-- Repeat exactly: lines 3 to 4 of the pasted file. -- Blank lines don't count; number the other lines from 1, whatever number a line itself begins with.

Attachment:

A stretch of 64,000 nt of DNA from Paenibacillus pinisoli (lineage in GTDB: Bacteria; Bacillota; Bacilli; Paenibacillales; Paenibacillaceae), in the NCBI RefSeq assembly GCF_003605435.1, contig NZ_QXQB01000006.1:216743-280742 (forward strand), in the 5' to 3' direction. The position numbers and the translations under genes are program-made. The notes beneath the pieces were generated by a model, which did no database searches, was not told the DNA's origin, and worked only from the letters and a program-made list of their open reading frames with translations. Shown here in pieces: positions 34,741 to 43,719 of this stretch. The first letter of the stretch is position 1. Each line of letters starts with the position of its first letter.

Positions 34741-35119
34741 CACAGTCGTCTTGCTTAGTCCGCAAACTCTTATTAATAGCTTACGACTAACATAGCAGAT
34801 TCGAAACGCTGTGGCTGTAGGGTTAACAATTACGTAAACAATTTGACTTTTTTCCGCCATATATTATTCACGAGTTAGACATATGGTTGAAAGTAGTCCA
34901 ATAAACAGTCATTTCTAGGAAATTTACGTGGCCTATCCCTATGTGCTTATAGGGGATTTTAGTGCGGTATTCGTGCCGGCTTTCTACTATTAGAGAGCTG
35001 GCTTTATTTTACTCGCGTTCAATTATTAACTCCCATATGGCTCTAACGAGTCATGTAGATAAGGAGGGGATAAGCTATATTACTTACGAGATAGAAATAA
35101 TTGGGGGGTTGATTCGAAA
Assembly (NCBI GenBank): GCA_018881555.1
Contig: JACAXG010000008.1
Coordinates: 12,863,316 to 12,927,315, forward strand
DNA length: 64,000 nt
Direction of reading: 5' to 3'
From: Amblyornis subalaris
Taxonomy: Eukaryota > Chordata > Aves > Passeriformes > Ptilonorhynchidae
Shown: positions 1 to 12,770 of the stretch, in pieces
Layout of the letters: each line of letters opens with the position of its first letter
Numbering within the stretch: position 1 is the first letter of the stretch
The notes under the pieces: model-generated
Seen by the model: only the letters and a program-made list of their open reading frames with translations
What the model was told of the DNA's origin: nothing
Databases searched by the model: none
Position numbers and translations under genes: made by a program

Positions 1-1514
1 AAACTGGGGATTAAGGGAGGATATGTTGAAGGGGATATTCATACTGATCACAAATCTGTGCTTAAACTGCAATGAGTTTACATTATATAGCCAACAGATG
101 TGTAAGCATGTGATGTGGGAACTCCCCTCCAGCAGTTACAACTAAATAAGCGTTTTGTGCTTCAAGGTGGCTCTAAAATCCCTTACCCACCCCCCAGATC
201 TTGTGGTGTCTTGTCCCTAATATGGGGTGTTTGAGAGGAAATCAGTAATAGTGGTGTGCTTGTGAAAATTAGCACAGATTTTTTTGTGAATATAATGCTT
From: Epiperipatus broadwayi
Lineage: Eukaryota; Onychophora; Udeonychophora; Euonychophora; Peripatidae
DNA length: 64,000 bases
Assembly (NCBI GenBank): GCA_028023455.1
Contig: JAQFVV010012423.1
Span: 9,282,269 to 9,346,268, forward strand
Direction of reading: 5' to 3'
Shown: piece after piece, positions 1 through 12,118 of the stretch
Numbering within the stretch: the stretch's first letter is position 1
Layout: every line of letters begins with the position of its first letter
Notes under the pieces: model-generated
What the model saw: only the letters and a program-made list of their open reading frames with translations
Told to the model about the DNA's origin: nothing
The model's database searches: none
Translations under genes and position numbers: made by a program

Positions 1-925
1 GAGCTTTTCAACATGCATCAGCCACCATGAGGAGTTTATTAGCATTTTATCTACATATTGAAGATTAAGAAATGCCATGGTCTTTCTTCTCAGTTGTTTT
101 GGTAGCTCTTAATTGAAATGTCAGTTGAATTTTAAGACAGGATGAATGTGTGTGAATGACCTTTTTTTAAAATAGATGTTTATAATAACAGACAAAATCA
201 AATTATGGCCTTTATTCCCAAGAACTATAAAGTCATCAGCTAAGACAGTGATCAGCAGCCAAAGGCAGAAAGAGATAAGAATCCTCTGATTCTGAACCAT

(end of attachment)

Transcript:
34741 CACAGTCGTCTTGCTTAGTCCGCAAACTCTTATTAATAGCTTACGACTAACATAGCAGAT
34801 TCGAAACGCTGTGGCTGTAGGGTTAACAATTACGTAAACAATTTGACTTTTTTCCGCCATATATTATTCACGAGTTAGACATATGGTTGAAAGTAGTCCA